My first MSBA experience was serving as a volunteer on something called the Court Rules committee, about 25 years ago. As a young plaintiff personal injury lawyer at the time, I was thrilled to participate in an association that could make a difference in formulating the court rules that so affected both my professional life and the prospects for getting justice for my clients.
Some years into this volunteer activity, my hope to make a difference was realized. I was able to catch an error in a proposed rule change that would have completely changed the application of the work product rule to discovery of witness statements in Minnesota. The other lawyers contributing in the process were not plaintiff injury lawyers, and had fashioned the proposed amendment by using the federal rule language. Unbeknownst to the others, Minnesota’s version of the rule contained some subtle differences to assure the discoverability of witness statements, and the proposed amendment would have ended that discovery right if I had not spoken up. The fact that this near-mistake could have eliminated an important procedural right for my clients convinced me that engagement in the bar is an essential part of being a lawyer. Anything less would be a disservice to my clients.
Ironically, as I have turned my attention to other aspects of bar activity, something happened to the MSBA’s role in advocacy about court rules and judicial policy. By the time I became an MSBA officer many years later, I saw that the once-robust role of our bar in addressing court rules and policymaking had withered. By 2013, when the MSBA published its “Member Services Handbook,” the description given of MSBA’s role as an advocate for the profession mentioned only our role with the Legislature. Our legislative efforts have been effective and important, but there was something that didn’t sit right about leaving out a discussion of our role of advocacy with the judicial branch. Fortunately, I am pleased to report that recent actions by the MSBA Assembly and Council have repositioned the bar to become a relevant player again. With the advent of e-filing and more proactive management of litigation by the courts, it is all the more important for MSBA to be back in the business of addressing the judicial branch as well as the Legislature.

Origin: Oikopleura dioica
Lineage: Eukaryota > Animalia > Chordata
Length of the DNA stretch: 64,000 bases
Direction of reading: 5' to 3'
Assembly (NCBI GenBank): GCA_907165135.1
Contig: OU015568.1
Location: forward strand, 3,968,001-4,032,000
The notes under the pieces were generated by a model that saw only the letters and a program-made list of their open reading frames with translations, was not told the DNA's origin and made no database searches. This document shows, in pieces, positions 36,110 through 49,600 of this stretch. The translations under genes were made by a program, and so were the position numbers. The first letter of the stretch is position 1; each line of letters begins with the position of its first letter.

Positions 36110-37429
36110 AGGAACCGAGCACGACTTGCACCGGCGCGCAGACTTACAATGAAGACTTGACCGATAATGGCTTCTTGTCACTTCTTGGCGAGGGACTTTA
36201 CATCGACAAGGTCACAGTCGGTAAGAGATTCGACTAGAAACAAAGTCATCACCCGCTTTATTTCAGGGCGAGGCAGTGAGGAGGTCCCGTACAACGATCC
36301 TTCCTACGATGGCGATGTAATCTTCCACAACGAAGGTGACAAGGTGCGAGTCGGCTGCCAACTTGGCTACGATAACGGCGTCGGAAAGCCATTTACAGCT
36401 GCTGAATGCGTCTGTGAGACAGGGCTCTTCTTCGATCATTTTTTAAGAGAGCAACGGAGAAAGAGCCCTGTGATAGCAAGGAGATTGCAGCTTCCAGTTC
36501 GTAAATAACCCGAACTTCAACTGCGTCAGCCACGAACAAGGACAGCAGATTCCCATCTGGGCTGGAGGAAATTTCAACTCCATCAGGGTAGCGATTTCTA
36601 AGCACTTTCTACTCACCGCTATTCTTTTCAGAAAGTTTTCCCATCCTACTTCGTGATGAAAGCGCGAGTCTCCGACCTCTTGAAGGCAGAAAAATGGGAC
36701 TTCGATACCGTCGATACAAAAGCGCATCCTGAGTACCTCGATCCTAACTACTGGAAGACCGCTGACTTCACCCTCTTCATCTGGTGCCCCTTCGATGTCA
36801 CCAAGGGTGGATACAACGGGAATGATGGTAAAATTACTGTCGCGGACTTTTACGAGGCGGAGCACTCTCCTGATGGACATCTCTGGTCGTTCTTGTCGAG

My plan for the coming bar year is to do my best to see that the MSBA “has your back” and that we use our role as a voice of our profession to make a difference. The practice of law hasn’t gotten easier over the years. Today we face more demands, more competition, and less support than ever before. These challenges cut across all types of lawyers and segments of the bar. This bar association is one constant that you should be able to count on as a means of support, connection, and professional fulfillment.
When I started my career, I joined a small law firm whose three founders were my early mentors. All three had served as president of either MSBA or HCBA. They uniformly encouraged me to join the bar and pursue opportunities for leadership in order to build connections, referrals, and reputation. They said bar involvement would help build my “book of business.” Five years earlier, the U.S. Supreme Court’s Bates v. Arizona Bar decision had unleashed the beast of lawyer advertising in the name of the First Amendment. My mentors had built their practices on other lawyer referrals and were too well established to feel the impact of Bates, but their argument for bar involvement as a “marketing” strategy had acquired a limited shelf life. Nonetheless, I pressed on. My journey in the bar association taught me that the work and professional interactions that are so abundantly available have great value regardless of the prospect of economic benefit. If you want to be a “complete” lawyer—if you view law practice as a calling, and appreciate that you represent the justice system in the eyes of the public—then bar involvement is for you. It provides its own reward, and it makes you a better lawyer.
This year I hope to make good use of the soapbox presented by this column to address the shared values and aspirations of our profession. You may not like everything you read here, but I hope you will always feel it is well-intentioned and worth your time and attention.
I look forward to our year together, and I thank you for your membership in the bar.
Michael W. Unger is President of the Minnesota State Bar Association. He is a Certified Civil Trial Specialist at Unger Law Office in Minneapolis, representing negligence victims for serious injuries and wrongful death. He is also on the adjunct faculty of the University of Minnesota Law School.